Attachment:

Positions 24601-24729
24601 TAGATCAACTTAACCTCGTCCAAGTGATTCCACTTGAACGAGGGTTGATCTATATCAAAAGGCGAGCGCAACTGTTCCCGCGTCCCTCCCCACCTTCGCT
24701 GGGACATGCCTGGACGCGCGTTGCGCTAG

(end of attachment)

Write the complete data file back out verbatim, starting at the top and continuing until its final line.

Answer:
Positions 24601-24729
24601 TAGATCAACTTAACCTCGTCCAAGTGATTCCACTTGAACGAGGGTTGATCTATATCAAAAGGCGAGCGCAACTGTTCCCGCGTCCCTCCCCACCTTCGCT
24701 GGGACATGCCTGGACGCGCGTTGCGCTAG